Reading, for the true enthusiasts, is a time to take a break, a vacation from the everyday hum-drum life. It is a time for him or her to escape what he or she knows to experience and view life through another’s eyes. For one who truly enjoys this pastime, it does not matter what the genre is. Whether short fictional tales or non-fiction stories. Whether poetry or essays the reader escapes through reading. This paper will compare the elements of narrative in two fictional and two non-fictional works, exploring such areas as the credibility, entertainment value and superiority within the distinct character of both, the fictional and non-fictional genres of literature. The stories, The Richer, the Poorer by Dorothy West and My Lack of Gumption, by Russell Baker both taken from The Art of Work (LaRocco & Coughlin, 1996, p. 106 and 119) and The Virus, by Craig Brown and Buy a Cellular Phone, Sublet Your Soul by Robert Aquinas McNally both taken from The Literature of Work (Murphy, S., Sperling, J., & Murphy, J, 1991, p 29 & 277) will be used for the various crossover themes that are perceptible in them. NARRATIVE
Narrative is defined as “the general term (for a story long or short; of past, present or future; factual or imagined; told for any purpose; and with or without much detail).” (2006) In a fictional work, narrative may be used to create emotion or evoke emotional responses from the reader. Emotions such as love, fear, anger and pain can be enhanced or exaggerated in a fictional account to pike the readers interest.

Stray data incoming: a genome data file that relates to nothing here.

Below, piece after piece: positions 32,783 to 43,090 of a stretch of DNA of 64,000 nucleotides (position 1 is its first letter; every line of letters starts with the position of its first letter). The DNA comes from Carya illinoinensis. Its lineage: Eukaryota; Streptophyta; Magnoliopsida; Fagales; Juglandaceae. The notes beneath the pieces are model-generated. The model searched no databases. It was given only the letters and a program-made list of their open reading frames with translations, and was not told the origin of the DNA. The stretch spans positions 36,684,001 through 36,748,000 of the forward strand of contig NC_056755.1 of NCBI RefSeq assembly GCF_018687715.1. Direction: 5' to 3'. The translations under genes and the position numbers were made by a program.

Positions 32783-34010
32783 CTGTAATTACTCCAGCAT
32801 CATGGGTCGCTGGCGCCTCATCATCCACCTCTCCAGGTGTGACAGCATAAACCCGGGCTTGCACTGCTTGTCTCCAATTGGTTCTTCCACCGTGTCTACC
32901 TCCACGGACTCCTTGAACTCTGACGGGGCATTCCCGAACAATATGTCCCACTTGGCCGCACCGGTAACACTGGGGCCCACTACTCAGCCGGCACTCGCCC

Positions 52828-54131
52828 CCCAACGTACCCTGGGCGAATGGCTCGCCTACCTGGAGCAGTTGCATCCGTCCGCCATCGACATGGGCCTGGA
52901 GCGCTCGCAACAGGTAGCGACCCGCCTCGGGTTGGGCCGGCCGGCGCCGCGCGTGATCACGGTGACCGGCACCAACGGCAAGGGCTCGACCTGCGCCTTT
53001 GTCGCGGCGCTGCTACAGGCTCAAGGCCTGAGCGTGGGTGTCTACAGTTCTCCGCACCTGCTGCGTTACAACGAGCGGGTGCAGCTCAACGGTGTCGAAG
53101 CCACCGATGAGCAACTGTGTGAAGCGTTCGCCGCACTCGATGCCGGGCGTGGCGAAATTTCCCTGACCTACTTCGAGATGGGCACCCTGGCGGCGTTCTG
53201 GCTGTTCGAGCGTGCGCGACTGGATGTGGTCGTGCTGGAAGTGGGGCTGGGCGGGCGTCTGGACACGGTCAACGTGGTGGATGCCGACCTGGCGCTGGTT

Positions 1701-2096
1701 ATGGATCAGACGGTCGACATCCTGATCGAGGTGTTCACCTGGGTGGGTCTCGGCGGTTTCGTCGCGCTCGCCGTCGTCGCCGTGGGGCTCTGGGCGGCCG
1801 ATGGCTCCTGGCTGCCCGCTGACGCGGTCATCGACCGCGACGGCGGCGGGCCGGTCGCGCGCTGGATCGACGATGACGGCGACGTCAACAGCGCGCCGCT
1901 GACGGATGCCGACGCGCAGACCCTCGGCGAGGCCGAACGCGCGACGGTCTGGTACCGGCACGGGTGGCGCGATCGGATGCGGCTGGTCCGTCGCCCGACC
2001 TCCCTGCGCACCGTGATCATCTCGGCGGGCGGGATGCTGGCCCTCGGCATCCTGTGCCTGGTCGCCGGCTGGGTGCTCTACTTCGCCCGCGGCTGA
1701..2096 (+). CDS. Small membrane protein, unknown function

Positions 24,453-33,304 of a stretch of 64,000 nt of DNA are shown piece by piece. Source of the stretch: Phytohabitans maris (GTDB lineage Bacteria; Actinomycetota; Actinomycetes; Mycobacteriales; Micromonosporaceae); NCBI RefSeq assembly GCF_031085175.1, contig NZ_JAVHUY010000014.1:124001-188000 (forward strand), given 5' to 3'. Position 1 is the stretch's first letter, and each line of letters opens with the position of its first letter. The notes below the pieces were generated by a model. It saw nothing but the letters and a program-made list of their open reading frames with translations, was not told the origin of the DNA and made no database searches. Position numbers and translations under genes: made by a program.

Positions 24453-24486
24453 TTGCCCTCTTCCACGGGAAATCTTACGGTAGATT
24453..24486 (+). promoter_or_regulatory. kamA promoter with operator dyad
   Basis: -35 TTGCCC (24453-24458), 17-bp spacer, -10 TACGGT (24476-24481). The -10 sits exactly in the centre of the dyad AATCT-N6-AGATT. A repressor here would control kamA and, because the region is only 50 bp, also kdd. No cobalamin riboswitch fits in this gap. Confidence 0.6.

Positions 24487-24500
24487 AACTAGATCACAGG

In a non-fictional work narrative can be used to condense time to eliminate unimportant or uninteresting points in a story. Whole periods can be skipped so more time can be spent describing or exploring the most essential or momentous points of the true account. Facts are the basic elements upon which a story is built. Narrative ties facts together in a meaningful and entertaining way. It provides the connection or transitional elements which...
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